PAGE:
An attorney from the Innocence Project appeared before Common Pleas Judge Philip Ignelzi in Pennsylvania today to ask the court to order Allegheny County to search its facilities for more than 100 pieces of evidence that the attorney believes may help to clear her client, Dennis Foy, of his rape conviction. He is currently serving up to 200 years in prison.
In the fall of 1987, Foy was arrested for breaking into the homes of numerous Homestead women—who were between the ages of 64 and 85 years old—and raping and robbing them. According to a 1987 story by the New York Times, the crimes happened over the course of four years. Foy, who was 22 at the time, became a suspect when someone implicated him during an interview with investigators; police then said that they found Foy’s fingerprints at one of the crime scenes and that he confessed during an interrogation. He was found guilty of four of the rapes.
But Innocence Project Staff Attorney Karen Thompson, who is representing Foy, argues that the conviction is based on outdated science, a contested confession and a questionable investigation. Thompson wants to have crime scene evidence tested for DNA. According to the county, however, the evidence related to the case was destroyed by the county after it became contaminated following a local flood. Nonetheless, Thompson believes that conducting a search for the evidence is necessary.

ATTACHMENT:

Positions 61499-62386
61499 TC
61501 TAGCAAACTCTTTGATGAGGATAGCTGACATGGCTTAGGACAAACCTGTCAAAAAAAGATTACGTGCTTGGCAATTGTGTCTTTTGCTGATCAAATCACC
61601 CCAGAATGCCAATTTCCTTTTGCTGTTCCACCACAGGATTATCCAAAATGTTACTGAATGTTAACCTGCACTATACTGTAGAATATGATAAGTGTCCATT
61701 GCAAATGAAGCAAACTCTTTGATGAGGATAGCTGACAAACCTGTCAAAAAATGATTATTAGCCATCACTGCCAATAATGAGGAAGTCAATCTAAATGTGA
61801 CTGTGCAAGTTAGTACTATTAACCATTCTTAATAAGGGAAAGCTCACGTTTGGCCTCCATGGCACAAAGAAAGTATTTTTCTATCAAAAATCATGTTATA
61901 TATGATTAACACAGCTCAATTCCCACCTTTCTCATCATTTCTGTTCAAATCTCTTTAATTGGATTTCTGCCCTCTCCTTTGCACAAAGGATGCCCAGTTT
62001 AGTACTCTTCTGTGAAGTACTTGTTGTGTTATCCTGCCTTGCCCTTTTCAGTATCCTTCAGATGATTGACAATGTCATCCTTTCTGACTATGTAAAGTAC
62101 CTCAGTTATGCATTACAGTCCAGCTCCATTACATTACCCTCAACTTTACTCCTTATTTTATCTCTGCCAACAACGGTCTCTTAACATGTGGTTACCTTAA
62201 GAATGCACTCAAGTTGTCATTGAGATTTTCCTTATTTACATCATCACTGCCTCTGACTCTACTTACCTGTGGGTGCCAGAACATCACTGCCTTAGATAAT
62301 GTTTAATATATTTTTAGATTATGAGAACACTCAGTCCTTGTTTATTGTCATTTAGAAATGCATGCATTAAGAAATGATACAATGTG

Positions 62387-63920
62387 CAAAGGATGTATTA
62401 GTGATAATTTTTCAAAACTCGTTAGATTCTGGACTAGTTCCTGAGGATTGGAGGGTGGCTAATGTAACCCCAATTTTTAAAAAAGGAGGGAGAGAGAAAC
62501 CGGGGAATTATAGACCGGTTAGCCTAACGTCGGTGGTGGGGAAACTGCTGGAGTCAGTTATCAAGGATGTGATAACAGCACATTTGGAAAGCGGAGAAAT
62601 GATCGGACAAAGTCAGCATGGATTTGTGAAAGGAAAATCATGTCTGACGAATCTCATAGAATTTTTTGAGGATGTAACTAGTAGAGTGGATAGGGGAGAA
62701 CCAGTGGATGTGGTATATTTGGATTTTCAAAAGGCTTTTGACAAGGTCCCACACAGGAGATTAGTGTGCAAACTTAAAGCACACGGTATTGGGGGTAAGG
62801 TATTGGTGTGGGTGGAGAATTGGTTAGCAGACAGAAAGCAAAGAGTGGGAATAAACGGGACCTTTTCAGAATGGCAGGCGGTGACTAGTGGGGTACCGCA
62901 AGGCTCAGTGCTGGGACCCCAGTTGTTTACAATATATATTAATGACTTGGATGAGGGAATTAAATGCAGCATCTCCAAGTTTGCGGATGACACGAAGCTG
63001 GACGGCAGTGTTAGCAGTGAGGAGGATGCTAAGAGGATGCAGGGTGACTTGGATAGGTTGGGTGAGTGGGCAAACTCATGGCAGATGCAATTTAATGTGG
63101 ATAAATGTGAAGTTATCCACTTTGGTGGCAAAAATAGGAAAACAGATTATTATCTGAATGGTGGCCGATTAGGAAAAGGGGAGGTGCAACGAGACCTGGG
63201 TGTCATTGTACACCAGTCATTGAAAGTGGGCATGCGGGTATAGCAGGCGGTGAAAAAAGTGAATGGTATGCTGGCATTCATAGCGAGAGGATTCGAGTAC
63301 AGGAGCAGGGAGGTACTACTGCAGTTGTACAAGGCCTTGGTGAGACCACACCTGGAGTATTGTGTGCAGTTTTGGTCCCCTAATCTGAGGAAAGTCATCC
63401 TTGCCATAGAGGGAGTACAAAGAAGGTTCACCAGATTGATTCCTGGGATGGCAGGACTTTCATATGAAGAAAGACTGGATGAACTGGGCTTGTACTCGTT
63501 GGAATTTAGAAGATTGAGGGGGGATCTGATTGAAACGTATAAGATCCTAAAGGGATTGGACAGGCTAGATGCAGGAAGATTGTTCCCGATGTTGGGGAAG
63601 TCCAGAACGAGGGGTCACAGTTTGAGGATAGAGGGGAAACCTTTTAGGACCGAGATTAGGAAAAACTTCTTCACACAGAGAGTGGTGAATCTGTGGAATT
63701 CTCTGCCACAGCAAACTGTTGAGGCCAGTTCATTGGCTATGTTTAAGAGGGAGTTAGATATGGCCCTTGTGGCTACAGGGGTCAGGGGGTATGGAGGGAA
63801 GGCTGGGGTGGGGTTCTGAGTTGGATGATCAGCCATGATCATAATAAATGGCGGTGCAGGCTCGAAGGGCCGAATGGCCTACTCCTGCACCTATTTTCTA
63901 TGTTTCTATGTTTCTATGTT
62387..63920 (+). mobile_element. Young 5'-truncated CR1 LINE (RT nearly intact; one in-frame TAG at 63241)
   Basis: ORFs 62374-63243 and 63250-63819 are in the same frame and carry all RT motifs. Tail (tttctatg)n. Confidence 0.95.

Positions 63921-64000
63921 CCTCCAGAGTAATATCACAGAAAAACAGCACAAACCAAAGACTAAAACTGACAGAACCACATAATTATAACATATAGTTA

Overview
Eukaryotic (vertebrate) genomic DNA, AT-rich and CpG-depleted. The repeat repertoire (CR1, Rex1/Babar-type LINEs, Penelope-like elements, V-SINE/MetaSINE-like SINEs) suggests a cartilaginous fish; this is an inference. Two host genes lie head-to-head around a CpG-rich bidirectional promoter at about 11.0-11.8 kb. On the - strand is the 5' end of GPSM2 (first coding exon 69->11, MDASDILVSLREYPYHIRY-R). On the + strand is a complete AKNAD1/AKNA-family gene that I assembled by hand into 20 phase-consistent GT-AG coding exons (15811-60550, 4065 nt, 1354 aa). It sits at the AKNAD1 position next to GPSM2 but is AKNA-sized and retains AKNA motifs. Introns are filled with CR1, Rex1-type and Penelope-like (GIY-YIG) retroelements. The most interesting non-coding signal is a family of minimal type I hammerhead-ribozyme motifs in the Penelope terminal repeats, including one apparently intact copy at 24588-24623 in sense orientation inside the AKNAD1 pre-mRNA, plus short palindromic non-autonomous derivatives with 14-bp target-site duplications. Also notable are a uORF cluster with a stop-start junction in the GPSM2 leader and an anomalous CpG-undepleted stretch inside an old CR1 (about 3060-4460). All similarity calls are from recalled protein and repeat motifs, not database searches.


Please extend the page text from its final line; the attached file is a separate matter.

“While the evidence from Mr. Foy’s investigation was presumed to have been destroyed as a result of the flood, no conclusive documentation or testimony regarding its destruction has ever been presented,” wrote Thompson.
Learn more about the story here: http://www.post-gazette.com/local/city/2016/07/15/Man-convicted-of-1987-rapes-in-Homestead-seeks-evidence/stories/201607150087